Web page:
Lethbridge Herald, The (Newspaper) - January 14, 1975, Lethbridge, Alberta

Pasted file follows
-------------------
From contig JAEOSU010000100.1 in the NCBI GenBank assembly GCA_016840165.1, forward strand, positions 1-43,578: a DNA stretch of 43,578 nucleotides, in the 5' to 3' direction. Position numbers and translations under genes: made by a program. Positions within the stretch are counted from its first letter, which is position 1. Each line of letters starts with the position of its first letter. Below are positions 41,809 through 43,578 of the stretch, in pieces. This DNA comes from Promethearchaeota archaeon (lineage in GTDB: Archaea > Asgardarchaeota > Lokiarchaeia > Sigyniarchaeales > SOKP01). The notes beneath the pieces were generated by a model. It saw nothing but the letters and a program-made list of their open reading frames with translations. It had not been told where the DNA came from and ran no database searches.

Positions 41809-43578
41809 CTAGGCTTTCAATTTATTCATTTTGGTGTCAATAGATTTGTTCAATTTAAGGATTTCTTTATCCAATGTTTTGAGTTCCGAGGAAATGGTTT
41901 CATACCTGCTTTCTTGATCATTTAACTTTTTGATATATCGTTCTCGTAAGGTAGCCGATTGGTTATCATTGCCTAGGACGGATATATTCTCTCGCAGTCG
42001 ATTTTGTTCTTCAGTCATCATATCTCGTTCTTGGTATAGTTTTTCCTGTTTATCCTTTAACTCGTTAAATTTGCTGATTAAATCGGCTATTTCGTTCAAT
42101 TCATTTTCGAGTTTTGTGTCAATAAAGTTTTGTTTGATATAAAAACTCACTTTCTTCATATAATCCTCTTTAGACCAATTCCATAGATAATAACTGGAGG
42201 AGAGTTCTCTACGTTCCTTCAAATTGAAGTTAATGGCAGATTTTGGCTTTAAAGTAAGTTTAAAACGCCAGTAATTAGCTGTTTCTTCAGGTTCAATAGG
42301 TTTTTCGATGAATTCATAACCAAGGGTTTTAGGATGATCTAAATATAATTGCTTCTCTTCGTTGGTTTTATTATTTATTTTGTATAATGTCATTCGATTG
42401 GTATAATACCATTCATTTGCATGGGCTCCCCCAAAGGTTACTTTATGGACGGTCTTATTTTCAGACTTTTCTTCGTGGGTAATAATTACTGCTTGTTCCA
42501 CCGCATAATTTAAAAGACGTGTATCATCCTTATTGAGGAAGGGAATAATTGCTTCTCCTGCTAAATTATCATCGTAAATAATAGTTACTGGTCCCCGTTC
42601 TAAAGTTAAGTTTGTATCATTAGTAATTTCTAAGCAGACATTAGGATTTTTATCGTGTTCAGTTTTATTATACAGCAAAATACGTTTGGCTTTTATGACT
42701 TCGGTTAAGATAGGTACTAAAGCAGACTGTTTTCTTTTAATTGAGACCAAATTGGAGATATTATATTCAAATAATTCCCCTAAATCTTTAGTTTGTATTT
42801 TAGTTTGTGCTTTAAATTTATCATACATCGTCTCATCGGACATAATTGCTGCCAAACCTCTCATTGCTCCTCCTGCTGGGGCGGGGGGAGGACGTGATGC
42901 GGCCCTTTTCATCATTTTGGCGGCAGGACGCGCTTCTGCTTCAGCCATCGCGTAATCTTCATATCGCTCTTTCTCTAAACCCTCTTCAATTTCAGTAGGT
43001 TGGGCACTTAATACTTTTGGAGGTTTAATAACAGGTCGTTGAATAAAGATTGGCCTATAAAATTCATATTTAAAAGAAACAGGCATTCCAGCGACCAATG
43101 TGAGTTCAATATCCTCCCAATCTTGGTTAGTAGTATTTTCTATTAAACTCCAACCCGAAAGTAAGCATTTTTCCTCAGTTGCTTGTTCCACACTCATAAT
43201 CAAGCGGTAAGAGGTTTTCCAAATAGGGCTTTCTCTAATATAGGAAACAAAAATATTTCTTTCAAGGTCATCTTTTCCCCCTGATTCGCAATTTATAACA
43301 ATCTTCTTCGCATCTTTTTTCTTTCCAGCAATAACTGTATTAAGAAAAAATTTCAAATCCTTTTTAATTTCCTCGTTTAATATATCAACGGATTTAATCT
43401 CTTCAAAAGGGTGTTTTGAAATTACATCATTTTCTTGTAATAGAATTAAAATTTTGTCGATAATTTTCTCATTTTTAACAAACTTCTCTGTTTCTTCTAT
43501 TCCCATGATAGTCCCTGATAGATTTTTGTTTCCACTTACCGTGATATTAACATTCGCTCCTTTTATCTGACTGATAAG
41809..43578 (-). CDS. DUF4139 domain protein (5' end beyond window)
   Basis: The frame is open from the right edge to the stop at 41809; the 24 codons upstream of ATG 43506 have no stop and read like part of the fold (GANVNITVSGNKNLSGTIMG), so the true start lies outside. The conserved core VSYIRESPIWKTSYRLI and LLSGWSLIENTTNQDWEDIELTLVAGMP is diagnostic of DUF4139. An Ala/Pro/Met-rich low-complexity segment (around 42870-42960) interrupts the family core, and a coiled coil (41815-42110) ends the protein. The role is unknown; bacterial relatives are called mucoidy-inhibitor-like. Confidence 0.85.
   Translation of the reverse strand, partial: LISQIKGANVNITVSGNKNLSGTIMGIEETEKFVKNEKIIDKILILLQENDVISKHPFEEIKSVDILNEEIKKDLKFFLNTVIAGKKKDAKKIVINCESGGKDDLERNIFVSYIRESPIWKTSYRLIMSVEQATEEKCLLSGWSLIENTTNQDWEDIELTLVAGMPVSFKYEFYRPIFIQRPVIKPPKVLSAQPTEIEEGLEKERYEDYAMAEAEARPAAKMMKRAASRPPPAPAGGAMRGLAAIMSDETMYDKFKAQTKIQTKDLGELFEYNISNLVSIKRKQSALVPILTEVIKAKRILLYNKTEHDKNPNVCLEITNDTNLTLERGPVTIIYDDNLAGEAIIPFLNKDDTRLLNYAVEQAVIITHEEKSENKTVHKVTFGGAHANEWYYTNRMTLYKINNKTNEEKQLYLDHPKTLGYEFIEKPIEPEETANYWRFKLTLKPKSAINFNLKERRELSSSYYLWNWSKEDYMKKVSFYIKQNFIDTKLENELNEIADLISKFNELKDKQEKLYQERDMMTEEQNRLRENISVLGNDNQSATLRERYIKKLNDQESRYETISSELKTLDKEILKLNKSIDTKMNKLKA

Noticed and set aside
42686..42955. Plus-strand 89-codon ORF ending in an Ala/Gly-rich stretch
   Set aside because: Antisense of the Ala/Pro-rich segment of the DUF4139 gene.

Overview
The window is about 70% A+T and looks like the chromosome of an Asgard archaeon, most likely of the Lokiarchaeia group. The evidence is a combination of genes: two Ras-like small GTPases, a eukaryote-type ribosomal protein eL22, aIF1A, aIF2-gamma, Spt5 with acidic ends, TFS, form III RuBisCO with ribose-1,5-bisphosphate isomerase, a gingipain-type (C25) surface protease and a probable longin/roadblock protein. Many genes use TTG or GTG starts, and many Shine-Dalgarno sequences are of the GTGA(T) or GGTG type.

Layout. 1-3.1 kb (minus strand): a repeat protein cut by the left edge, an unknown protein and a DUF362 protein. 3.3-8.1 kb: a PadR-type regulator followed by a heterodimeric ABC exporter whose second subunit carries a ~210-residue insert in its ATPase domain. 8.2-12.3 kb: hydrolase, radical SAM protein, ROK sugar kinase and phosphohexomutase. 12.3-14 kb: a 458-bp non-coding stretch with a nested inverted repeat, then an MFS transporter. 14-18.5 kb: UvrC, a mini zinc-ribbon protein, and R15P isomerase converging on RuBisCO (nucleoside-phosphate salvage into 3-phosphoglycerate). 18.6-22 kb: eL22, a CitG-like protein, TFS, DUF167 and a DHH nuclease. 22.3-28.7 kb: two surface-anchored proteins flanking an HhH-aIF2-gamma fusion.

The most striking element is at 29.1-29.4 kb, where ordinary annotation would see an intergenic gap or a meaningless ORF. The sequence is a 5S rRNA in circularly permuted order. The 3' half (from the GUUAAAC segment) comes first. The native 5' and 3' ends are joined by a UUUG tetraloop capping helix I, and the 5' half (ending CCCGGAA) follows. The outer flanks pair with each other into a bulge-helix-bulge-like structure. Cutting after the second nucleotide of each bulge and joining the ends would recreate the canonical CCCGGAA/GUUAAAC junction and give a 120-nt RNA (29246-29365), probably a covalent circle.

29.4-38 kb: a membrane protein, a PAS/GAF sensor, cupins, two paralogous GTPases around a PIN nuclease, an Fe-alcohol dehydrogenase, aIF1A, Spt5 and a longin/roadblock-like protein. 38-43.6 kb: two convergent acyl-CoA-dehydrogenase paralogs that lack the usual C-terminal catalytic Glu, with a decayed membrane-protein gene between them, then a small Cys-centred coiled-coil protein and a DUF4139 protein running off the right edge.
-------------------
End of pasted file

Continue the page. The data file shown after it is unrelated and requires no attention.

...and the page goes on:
8 LETHBRIDGE HERALD Tuesday, January 14, 1975 Coach collector restores memory of a gentle era By RIC SWIHART, Herald Staff Writer CARDSTON The Cardston Rotary Club and Santa Claus are credited with the largest private collection of antique carriages and sleighs in this part of the country. Don Remington, when he isn't busy building bridges with his construction firm, fattening cattle in his feedlot or growing grain on his farm, buys old carriages and sleighs in varying degrees of decay and as a hobby restores them. It's for the preservation of history and to have fun. Mr! Remington got involved in his hobby 16 years ago when he was named chairman of the Santa Claus committee for the Cardston Rotary Club. It had been the tradition for the club to bring Santa to the town square in a car where the jolly old fellow would dole out gifts to the children under the shadow of a huge Christmas tree. New at the job and relatively new in AFTON REMINGTON CHECKS A LAMP the club, Mr. Remington proposed to a neighbor, who antique car collec- tor, that Santa should arrive dressed to the hilt riding in a horse drawn sleigh. The idea hit and telephone calls located a cutter in British Columbia. A quick trip retrieved the cutter and after months of part time work it was restored good as new. In the meantime, the Remingtons broke the family horse for pulling duty. While the Santa Claus parade was a success, restoration and collection of carriages and sleighs became firmly entrenched in Mr. Remington's blood. Sixteen years later he boasts a carriage house behind his home in Cardston with 20 restored units, and six matched horse teams of different sizes, a wall full of brass-covered harness and a guest book indicating visitors from most places in North America. The first few years of his hobby were spent gathering various carriages and sleighs of the district, restoring them and using them for both driving and dis- play. One day he was reading a copy of the Morgan horse magazine when he saw an advertisement to join the Carriage Association of America. He now holds one of the directors positions. "I really found out about carriages and sleighs once I got involved in the says Mr. Remington. "I found out there 'were more than just plain cutters. That's when I became interested in the elegant carriages used in Eastern Canada, the United States and Europe before the turn of the century." Once informed about the "Cadillacs" of the carriage industry, Mr. Remington started making trips to the Toronto Royal Winter Fair which features carriage competition and to any corner of the country where tips of possible purchases led him. During a holiday in England, he found a carriage, had it shipped to Cardston and spent the next winter restoring it. Once he has an aging carriage back at his workshop in Cardston, the first job is to completely dismantle the rig. This includes separating all wood and metal parts. Cleaning the metal is a simple job of sandblasting it to remove all rust and dirt. The wood parts are then cleaned with paint remover and sandpaper. Any rotton or broken parts are replaced and damaged pieces repaired. Once the main body of the unit is rebuilt, the job of painting begins. This is one of the more time consuming operations. Depending on the condition of the wood, coat after coat of filler is applied with a sandpaper operation between each coat. Some of the units have as many as 20 coats each. He then sprays the paint on the units in a special area -of his workshop. The gleaming units are then given the final decorative touches with fine lines painted in all the right places with the use of a small paint wheel. While he still considers the restoration a hobby, one carriage in his collection took hours to finish. And price is dictated by demand although he carries insurance for for one carriage. Primarily a winter project when the construction business is slow, he finds time mornings and times when he should be around the office at the front of the workshop good periods to accomplish a lot. The cost to restore a carriage depends on how much material must be used. In some cases, complete reupholstering is needed at a cost of more than just for labor. Besides1 filler and paint, materials include patent leather, leather and hardwood. Another project required new wooden wheels at a cost of for the pair. A cutter he is now working on was purchased 10 years ago in Moriarty, N.M., from a museum dealer. He wants to try it out before the snow's gone this winter and hopes to have it done by Feb. 23. The actual carriage isn't the only interest held by Mr. Remington: He also has facilities to make and repair the ex- tensive harness used by the horses that pull the carriages. All the brass decorations and rings are kept polished, especially f many cases, the metal harness are covered with sewn to give a custom ap He has a special sewinf ported from Germany w leather up to one inch thi' One of the units he b lanterns. So instead of wor Mr. Remington manufact himself in his workshop. Aside from the hundred has met through his hoi pleasure of working with i when the projects are fini with the horses on drive country or at shows or par him going. "There is something a when people had pleasur that holds something sped says. "We're not so horse will come back to ta! car, but it's fun." He points to the pageant a shining carriage pulled team as one of the big dra the hobby. He is glad the 1 ment has maintained the governor general's cai more than 200 days each visiting dignitaries and ce occasions. One of Mr. Remington's used to transport the Que Philip when they were la Prince Philip, himsei driver, struck up a livel; with Mr. Remington, wh< doorman for the occasion With little sign of dec! Mr. Remington is going ti of his collection. It is tl larger carriage house. Hi of keeping the carriages them, he will sell or trade revolving stock headlined units. In the last two years meeting of the Carriage America, the number of involved has been tremei ".It is unbelievable how have turned back to carriages. It's just great.